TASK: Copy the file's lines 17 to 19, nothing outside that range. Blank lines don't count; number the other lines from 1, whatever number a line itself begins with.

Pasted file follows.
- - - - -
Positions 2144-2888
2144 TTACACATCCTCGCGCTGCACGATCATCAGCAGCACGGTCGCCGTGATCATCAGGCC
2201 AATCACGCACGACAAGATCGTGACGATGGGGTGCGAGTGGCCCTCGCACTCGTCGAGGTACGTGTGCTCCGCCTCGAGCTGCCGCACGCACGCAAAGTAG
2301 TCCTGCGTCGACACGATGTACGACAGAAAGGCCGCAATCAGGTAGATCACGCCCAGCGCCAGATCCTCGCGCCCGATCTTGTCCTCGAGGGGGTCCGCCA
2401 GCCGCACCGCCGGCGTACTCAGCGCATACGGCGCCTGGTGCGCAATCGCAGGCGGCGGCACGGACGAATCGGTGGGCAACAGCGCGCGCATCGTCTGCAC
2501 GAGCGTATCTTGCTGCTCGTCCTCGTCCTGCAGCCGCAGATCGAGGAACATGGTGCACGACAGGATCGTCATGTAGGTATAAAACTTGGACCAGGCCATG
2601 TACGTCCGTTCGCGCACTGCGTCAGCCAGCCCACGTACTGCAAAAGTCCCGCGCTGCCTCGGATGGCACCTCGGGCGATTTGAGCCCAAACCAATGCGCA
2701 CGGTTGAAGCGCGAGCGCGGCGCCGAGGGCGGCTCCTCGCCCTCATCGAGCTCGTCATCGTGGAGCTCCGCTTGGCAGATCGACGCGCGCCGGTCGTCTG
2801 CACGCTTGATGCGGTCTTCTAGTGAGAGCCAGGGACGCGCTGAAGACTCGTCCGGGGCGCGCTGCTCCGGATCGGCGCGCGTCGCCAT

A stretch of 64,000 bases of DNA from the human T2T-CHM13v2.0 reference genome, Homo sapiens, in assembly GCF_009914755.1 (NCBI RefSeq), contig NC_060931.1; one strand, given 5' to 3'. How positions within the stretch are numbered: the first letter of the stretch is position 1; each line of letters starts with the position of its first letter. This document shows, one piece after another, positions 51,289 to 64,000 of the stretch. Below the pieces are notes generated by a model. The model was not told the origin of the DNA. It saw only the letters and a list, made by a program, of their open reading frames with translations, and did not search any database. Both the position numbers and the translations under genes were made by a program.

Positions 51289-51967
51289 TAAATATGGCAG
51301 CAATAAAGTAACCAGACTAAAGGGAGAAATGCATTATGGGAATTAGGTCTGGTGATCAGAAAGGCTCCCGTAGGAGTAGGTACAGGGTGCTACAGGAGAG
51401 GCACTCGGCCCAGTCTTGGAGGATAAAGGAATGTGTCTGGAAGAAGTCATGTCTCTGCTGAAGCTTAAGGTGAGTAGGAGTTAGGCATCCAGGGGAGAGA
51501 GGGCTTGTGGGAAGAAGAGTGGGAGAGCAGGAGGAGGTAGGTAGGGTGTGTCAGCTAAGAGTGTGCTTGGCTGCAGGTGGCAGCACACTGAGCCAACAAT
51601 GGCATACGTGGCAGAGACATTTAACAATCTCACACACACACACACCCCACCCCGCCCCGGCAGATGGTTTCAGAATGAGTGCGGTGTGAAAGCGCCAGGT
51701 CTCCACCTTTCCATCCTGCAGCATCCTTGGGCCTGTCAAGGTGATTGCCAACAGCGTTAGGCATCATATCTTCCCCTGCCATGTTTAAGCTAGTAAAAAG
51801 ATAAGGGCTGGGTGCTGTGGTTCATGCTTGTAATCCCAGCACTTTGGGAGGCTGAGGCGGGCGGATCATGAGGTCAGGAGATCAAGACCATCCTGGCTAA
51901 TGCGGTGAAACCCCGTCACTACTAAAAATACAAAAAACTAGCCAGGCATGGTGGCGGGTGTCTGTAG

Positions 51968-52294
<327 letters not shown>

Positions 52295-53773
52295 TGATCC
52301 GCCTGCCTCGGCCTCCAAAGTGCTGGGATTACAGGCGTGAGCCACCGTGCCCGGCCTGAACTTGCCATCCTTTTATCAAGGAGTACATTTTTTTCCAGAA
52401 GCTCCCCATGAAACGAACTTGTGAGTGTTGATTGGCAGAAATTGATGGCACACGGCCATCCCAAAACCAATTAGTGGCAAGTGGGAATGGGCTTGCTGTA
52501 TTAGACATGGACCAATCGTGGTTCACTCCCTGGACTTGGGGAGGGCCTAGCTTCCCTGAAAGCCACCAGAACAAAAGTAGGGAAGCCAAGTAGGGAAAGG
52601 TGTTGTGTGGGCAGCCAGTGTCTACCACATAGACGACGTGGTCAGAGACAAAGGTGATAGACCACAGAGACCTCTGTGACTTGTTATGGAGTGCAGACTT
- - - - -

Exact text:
51701 CTCCACCTTTCCATCCTGCAGCATCCTTGGGCCTGTCAAGGTGATTGCCAACAGCGTTAGGCATCATATCTTCCCCTGCCATGTTTAAGCTAGTAAAAAG
51801 ATAAGGGCTGGGTGCTGTGGTTCATGCTTGTAATCCCAGCACTTTGGGAGGCTGAGGCGGGCGGATCATGAGGTCAGGAGATCAAGACCATCCTGGCTAA
51901 TGCGGTGAAACCCCGTCACTACTAAAAATACAAAAAACTAGCCAGGCATGGTGGCGGGTGTCTGTAG